Two weeks after her initial decision to go to Japan, Pot was put on a flight to South Korea with four other women from the hotel room and a Thai man nicknamed Dee. Dee told them which immigration officer to go to at the airport. "In hindsight I believe that the immigration officer at Don Muang airport in Bangkok knew what I was going to do in Japan better than I did at the time, as the officer was buddy-buddy with my escort and just kept smiling at me and the other Thai women as he stamped our passports." When Pot got to South Korea she was put in a room with fifty other Thai women and seven or eight men. "Most of the women were under twenty years old and from the north of Thailand. All fifty women were guarded, controlled, and watched by the men at all times. I knew that there was something wrong and began talking to the other Thai women there. This is where I learned that all of the women were going to work in prostitution, because some of the women had worked in prostitution before and knew that they were going to do so in Japan. I didn't know what to do. I just thought that once I got to Japan I would change my job immediately."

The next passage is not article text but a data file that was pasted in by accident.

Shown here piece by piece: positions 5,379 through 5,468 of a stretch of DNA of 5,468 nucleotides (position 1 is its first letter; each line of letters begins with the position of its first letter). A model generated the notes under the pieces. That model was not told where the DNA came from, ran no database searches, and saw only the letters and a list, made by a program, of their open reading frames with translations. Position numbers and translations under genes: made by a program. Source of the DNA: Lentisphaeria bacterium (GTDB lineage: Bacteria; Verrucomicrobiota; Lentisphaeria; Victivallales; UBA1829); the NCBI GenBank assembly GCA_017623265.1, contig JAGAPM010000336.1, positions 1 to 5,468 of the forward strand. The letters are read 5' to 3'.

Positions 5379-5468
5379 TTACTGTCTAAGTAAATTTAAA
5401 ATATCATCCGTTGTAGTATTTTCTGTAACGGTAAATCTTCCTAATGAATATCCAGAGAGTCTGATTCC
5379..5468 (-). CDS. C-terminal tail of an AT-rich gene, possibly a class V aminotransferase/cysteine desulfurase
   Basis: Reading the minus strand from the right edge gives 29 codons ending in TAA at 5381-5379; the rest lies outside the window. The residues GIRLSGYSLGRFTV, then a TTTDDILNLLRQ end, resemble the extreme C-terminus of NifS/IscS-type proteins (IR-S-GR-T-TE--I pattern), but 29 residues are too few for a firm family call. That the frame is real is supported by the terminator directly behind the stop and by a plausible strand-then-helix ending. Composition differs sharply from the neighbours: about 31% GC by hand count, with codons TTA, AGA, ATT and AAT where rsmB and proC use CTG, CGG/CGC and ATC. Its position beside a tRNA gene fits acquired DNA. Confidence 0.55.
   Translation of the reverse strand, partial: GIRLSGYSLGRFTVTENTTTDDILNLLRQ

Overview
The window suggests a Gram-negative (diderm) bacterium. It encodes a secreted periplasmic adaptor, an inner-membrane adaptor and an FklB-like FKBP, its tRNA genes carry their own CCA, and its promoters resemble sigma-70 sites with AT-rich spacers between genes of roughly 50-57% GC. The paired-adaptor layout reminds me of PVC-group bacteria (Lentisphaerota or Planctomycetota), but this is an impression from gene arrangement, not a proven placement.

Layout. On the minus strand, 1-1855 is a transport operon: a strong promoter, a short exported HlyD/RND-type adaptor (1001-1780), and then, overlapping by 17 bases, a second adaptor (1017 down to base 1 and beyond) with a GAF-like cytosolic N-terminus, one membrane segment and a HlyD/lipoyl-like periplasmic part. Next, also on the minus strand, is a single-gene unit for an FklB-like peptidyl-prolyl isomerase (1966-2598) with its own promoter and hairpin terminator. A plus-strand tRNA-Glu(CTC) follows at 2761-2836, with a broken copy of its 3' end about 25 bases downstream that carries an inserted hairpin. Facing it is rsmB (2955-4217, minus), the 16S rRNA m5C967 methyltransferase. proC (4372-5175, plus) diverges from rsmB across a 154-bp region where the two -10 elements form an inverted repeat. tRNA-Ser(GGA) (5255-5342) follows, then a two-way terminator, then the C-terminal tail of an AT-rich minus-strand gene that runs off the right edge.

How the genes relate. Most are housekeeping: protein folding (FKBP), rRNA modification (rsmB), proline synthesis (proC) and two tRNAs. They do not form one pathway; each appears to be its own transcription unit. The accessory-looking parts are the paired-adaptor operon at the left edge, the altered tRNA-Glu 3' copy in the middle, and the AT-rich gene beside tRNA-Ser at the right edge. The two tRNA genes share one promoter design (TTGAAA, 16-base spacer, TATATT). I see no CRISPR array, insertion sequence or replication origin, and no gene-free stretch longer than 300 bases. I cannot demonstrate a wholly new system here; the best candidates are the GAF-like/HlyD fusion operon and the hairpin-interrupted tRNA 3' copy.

All fifty Thai women were put on the same flight to Narita airport, just outside Tokyo. The men who were accompanying them went through immigration control first, and then waited near the immigration officers to give explanations when needed. A few of the women were not allowed into Japan, but most were. From the airport, Dee put Pot and several of the other Thai women into a van with a Khmer woman named Chan, who was from one of the refugee camps close to the Thai border with Cambodia. Chan brought the women to Tokyo, and spent the next five days taking them to different places around the city. "Chan was trying to sell me and the others like cattle. Then, on the fifth day, a Thai woman bought me and took me to another woman named Chan in Ibaraki prefecture who paid 380 bai [3.8 million yen; US$26,000] for me. I had known since Korea that I was being sold as a prostitute, but I didn't realize until I got to the snack that this 380 bai that I was bought for was to be my debt."